Western Digital Seems to Have a Real Winner on its Hands

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With the commodities boom still in full swing you are probably aware the advantages of owning stocks related to gold, silver or other hard assets.

But when was the last time you heard someone extolling the investment virtues of helium?

And I'm not talking about helium as most folks think of it – in those giant (and comically overpriced) party balloons.

You see, a unit of disk-drive maker Western Digital Corp. (NasdaqGS: WDC) says it's discovered a way to help pump up the corporate computer networks around the world.

It'll debut later this year.  And helium will be the active ingredient.

Helios … the Greek God of High-Tech Profits

Named for the Greek god Helios, helium is created by the sun's nuclear power plant (by fusing hydrogen), and is vital for life on earth.

If you're finding it tough to make the mental jump from Greek gods and life-giving forces to life on the Nasdaq, that's understandable.

So just focus on another "life force".  It is the force behind the one key challenge that businesses all around the world confront each and every day.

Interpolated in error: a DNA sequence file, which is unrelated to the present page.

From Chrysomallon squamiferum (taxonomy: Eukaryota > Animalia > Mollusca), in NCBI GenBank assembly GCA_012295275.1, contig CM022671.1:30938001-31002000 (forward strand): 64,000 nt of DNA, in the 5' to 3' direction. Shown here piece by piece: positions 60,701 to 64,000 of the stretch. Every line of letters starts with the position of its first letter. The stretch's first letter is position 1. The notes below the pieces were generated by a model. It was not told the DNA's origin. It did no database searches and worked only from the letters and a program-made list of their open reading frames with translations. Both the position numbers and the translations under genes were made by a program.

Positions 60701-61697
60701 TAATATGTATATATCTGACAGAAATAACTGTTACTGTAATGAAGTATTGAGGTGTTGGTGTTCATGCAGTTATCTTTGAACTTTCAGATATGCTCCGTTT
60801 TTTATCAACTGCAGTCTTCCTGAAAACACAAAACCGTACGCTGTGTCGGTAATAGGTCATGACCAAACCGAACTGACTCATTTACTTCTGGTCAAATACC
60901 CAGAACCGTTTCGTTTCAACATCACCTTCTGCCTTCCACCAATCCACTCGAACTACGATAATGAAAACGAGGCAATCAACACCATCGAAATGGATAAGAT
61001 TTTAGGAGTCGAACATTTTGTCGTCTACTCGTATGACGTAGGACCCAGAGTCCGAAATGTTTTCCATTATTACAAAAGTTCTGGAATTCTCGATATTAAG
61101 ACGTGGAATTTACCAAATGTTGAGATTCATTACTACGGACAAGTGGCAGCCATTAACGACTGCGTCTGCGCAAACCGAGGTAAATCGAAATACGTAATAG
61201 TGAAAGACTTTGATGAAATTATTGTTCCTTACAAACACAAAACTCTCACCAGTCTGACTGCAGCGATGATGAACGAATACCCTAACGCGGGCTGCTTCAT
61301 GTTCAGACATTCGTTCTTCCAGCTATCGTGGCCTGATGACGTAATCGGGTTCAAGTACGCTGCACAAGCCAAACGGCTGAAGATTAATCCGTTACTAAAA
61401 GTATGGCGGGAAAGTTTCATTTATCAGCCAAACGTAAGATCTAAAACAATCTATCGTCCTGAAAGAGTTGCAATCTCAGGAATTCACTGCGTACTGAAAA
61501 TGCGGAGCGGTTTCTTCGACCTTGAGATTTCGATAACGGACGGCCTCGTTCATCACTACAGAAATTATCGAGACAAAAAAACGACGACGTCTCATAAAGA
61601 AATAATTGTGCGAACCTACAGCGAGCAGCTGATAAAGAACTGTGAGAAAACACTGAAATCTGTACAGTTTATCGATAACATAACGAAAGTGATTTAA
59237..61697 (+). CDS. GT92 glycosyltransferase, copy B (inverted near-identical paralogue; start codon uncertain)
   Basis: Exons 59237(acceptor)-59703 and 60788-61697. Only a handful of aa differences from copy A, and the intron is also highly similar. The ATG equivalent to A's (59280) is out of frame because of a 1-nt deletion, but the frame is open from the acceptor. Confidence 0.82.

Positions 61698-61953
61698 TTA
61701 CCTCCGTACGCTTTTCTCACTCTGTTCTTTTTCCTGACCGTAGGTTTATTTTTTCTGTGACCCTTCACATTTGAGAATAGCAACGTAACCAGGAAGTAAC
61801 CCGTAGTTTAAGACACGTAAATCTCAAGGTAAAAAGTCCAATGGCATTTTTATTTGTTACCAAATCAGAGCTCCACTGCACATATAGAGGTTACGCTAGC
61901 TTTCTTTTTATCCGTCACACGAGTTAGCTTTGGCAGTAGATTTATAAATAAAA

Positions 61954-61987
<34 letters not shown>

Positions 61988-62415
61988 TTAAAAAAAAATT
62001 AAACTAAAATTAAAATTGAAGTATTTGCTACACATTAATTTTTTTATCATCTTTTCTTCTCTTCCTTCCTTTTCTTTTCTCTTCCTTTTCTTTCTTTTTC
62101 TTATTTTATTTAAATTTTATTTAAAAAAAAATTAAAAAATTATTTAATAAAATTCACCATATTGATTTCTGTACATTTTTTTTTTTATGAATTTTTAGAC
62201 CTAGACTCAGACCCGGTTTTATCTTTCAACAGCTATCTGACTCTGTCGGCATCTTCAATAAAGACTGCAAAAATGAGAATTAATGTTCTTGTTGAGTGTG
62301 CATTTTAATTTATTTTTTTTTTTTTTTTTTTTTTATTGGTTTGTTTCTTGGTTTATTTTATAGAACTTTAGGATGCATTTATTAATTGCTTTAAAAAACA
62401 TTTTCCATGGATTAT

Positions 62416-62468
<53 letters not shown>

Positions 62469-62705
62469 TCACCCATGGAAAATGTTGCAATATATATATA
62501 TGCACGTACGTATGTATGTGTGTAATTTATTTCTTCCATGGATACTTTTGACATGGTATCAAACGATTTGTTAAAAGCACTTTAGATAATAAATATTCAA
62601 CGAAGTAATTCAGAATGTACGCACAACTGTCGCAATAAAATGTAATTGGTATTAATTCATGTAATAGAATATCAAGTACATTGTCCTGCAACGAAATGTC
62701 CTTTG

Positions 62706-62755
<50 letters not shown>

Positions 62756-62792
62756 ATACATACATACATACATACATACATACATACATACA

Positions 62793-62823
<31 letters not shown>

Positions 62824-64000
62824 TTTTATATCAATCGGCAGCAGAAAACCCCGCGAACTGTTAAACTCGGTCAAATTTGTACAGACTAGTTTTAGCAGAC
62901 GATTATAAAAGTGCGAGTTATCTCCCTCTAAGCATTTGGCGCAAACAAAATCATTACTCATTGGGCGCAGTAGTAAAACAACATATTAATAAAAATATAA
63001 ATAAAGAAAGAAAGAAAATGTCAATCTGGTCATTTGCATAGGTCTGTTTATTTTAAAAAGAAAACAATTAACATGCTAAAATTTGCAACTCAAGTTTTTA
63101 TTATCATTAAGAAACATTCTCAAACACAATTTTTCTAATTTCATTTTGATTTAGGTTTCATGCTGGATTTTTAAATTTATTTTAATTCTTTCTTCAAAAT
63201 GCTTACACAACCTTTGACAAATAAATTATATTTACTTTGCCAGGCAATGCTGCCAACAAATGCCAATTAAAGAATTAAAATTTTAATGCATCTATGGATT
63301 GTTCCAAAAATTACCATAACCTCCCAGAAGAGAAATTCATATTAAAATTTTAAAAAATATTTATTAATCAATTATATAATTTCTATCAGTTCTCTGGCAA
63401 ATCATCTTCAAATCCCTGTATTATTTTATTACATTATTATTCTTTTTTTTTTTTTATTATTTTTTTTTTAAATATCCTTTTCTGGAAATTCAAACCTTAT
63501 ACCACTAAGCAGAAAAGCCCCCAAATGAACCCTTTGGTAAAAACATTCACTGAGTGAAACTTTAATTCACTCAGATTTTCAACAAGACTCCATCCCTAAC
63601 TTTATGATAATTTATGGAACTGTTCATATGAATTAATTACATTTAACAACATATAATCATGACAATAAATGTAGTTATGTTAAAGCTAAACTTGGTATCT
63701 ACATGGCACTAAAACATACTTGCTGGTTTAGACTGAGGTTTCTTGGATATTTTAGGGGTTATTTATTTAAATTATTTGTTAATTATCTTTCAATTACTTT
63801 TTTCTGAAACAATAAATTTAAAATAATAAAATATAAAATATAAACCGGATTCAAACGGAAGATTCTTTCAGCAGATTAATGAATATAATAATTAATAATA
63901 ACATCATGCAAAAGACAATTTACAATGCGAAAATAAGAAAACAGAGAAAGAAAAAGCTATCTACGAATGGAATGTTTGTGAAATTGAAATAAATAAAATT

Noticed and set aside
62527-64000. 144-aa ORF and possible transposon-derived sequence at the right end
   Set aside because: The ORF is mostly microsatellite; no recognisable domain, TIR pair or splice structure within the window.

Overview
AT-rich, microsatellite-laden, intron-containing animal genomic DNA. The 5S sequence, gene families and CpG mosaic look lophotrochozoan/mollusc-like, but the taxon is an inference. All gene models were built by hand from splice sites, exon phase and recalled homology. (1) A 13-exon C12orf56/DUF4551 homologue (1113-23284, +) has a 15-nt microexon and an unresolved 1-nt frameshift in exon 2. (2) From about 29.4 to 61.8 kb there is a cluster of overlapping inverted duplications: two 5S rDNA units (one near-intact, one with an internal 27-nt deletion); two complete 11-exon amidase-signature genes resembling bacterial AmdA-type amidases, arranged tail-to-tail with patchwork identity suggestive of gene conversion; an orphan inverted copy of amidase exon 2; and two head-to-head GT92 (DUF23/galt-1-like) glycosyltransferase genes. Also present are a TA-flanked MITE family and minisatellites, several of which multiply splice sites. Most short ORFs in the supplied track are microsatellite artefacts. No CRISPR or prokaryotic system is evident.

I'm referring to "Big Data."

A full 90% of the digital data that exists in the world today has been created in the last two years alone.

And with all the new videos, song files, photos, blog posts, business records and Websites that continue to be created, we're producing an additional 2.5 quintillion bytes of data each and every day.

Think about biotech research into gene therapies, social networks with billions of photos, and Web search indexing. Ditto for the millions of electronic transactions that major global retailers conduct per hour.

All those bytes have to sit somewhere.

And Western Digital says it's developed a new device that can really help – with a big assist from helium.

Helium-Filled Drives Are a Blockbuster Breakthrough

The Irvine, Calif.-based company's product is a new disk-drive architecture that's aimed at computer networks and data centers.

Filled with helium gas, the drives can deliver the faster speeds that become more critical each day – and can boost storage capacity by as much as 25% to 50%, Western Digital says.